We played some interesting hands over the weekend at the sectional tournament and will discuss some of them in the next columns. Sunday's team game the south hand overcalled 2 hearts to show a better-than-average hand with 6 hearts, and ended up in game at 4 hearts. There are too many potential losers so declarer has to hope that at least one finesse works. He takes the ace of clubs on the board and leads the 10 of diamonds to try to capture the king, but that one doesn't work. East takes his king and leads another club. This now looks bad because his leads indicate a doubleton club and west leads another club that east may be able to score a trump trick on. Since declarer has a sure loser to the ace of spades, he hopes the play of the 9 of hearts is right-and it is! East is unable to overtrump. When he trumps a diamond on the dummy to lead hearts, the queen and 10 turn up doubleton. He gives up the spade trick scoring 10 tricks and the game.
The intermediate jump overcall shown in the bidding is a useful device to reach games that other players don't bid, as was the case with this hand. South had only 8 high card points and only 2 hearts, but knew her side had at least 8 hearts and close to game points. Many players use the jump overcall to show a weak hand with a string of hearts, but at team play you usually benefit more from informing your partner of strength rather than obstructing the opponents.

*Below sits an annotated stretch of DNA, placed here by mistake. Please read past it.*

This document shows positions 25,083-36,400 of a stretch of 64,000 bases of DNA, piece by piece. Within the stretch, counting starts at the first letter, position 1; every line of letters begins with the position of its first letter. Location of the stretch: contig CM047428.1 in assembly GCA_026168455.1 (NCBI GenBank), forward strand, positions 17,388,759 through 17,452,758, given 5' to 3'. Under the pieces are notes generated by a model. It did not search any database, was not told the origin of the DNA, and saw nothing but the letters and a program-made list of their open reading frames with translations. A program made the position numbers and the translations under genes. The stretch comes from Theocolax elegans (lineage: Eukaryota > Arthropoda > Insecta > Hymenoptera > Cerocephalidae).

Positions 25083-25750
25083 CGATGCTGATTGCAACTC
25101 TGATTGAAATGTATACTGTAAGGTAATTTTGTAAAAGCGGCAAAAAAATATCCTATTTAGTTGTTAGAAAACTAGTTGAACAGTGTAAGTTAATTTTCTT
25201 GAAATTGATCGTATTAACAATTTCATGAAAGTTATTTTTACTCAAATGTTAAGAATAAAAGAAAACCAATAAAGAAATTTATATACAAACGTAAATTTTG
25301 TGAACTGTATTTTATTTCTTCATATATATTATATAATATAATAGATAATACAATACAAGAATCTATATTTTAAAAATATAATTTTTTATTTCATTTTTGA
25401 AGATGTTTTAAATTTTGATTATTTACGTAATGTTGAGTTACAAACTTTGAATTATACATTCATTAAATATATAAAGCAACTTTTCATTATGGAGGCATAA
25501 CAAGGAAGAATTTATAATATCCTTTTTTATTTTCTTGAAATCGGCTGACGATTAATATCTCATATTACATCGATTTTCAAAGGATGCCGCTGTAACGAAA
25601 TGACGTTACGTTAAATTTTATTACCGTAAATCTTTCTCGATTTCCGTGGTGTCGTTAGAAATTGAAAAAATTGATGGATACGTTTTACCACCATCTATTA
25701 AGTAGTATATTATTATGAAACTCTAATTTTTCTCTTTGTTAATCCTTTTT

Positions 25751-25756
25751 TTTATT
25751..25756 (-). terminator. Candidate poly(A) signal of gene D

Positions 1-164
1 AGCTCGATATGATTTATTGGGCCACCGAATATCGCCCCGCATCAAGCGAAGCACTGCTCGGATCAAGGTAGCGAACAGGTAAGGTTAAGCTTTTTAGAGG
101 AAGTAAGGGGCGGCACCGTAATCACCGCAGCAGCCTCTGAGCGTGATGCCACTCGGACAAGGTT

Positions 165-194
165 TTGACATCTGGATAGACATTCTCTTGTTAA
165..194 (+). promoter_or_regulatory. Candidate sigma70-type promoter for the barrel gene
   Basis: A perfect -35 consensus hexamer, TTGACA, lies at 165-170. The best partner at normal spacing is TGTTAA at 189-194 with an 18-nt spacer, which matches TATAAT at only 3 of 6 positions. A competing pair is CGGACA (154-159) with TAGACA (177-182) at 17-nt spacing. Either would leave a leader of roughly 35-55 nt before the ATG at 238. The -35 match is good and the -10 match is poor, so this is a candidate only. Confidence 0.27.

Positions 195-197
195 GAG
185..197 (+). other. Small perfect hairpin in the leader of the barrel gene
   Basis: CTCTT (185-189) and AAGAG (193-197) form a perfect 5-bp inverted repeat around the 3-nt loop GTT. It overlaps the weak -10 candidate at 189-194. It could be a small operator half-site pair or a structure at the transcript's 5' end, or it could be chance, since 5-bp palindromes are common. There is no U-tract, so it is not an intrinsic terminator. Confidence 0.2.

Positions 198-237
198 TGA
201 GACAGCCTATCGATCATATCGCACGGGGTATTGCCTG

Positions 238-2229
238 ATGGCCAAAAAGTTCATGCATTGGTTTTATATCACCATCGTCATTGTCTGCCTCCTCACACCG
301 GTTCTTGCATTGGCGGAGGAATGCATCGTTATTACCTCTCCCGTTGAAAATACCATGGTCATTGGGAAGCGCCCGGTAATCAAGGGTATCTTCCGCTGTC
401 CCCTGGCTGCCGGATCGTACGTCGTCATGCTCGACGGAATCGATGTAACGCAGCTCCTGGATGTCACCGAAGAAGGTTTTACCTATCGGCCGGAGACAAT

Congratulations to Kathy Dowen and Doug Bullock for their win in the Friday evening event, Joan Grimm and Lu Stratton for winning Saturday morning, and to Marilyn Nesbit of Ketchum and Craig Jones for winning the Saturday evening open pairs event.
Learn new tricks at the Boise Bridge Club, where we play six games a week and give lessons at all levels. Call Craig Jones or Ian Martindale at 327-0166.